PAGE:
MCL/LCL Knee Ligament Strain

What is it?

Bones are connected to other bones by ligaments. They act like strong ropes to hold the bones together and keep your knee stable. There are four primary ligaments in your knee.

  • Medial and Lateral Collateral Ligaments, located on the side of the knee. They control the sideways motion of your knee and brace it against unusual movement.

  • Anterior Cruciate and Posterior Cruciate Ligaments form a cross inside the knee joint. The cruciate ligaments control the back and forth motion of your knee.

About half of all injuries to the anterior cruciate ligament occur along with damage to other structures in the knee, such as articular cartilage, meniscus, or other ligaments. Injured ligaments are considered "sprains" and are graded on a severity scale.

  • Grade 1 Sprains. The ligament is mildly damaged in a Grade 1 Sprain. It has been slightly stretched, but is still able to help keep the knee joint stable.

  • Grade 2 Sprains. A Grade 2 Sprain stretches the ligament to the point where it becomes loose. This is often referred to as a partial tear of the ligament.

  • Grade 3 Sprains. This type of sprain is most commonly referred to as a complete tear of the ligament. The ligament has been split into two pieces, and the knee joint is unstable.

The MCL is injured more often than the LCL. Due to the more complex anatomy of the outside of the knee, if you injure your LCL, you usually injure other structures in the joint, as well.

Mechanism of Injury

The anterior cruciate ligament can be injured in several ways:

  • Changing direction rapidly

  • Landing from a jump incorrectly

  • Direct contact or collision, such as a football tackle


When you injure your anterior cruciate ligament, you might hear a "popping" noise and you may feel your knee give out from under you. Other typical symptoms include:

  • Pain with swelling. Within 24 hours, your knee will swell. If ignored, the swelling and pain may resolve on its own. However, if you attempt to return to sports, your knee will probably be unstable and you risk causing further damage to the cushioning cartilage (meniscus) of your knee.

  • Loss of full range of motion

  • Tenderness along the joint line

  • Discomfort while walking

  • Pain at the sides of the knee. If there is an MCL injury, the pain is on the inside of the knee. If it is an LCL injury the pain is on the outside of the knee.

Common Management Techniques

  • Injuries to the MCL rarely require surgery and are often treated with a hinged brace.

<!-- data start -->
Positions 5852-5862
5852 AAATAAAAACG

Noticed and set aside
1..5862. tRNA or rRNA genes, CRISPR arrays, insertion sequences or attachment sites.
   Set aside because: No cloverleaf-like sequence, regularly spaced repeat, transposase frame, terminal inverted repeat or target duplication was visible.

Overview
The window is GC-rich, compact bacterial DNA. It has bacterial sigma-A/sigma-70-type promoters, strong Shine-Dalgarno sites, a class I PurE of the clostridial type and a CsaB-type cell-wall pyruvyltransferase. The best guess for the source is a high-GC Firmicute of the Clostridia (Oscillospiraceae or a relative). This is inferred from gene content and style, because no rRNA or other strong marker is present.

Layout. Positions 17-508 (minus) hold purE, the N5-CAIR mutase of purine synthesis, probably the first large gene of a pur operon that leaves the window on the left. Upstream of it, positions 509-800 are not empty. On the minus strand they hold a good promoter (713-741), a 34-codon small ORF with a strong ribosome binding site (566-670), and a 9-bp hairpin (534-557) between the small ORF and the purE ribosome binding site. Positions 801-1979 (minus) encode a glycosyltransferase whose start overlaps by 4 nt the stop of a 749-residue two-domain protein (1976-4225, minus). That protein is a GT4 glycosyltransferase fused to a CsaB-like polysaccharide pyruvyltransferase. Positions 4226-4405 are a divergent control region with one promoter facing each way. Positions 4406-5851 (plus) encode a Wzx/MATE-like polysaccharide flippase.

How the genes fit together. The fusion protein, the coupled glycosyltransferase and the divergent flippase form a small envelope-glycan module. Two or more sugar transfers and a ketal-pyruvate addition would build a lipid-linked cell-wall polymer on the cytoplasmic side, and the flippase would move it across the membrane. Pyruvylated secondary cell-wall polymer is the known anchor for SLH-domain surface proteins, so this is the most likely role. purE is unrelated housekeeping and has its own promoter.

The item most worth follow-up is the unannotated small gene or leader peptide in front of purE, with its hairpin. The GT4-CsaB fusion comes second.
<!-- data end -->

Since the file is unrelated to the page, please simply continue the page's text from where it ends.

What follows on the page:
• If you have injured just your LCL, treatment can be similar to an MCL sprain, but surgery may be recommended, especially in cases where the ligament has pulled directly off the bone. If your LCL injury involves other structures in your knee, your treatment will address those, as well.

Nonsurgical Treatment

  • Ice. Icing your injury is important in the healing process. The proper way to ice an injury is to apply crushed ice directly to the injured area for 15 to 20 minutes at a time, with at least 1 hour between icing sessions. Chemical cold products (blue ice) should not be placed directly on the skin and are not as effective.

  • Bracing. Your knee must be protected from the same sideway force that caused the injury. You may need to change your daily activities to avoid risky movements. To further protect your knee, you may be given crutches to keep you from putting weight on your leg.

  • Physiotherapy. Your doctor may suggest strengthening exercises. Specific exercises will restore function to your knee and strengthen the leg muscles that support it.

Surgical Treatment

  • Most isolated collateral ligament injuries can be successfully treated without surgery. If the collateral ligament is torn in such a way that it cannot heal or is associated with other ligament injuries, your doctor may suggest surgery to repair it. Your surgeon will discuss which technique of repair is best for you.


Once your range of motion returns and you can walk without a limp, your physio may allow functional progression. This is a gradual, progressive return to sports activities. For example, if you play soccer, your functional progression may start as a light jog. Then you progress to a sprint, and eventually to full running and kicking the ball. Your doctor may suggest a knee brace during sports activities, depending on the severity of your sprain. There will be several stages to your recovery with your treatment being progressive in nature and closely monitored by your Physiotherapist.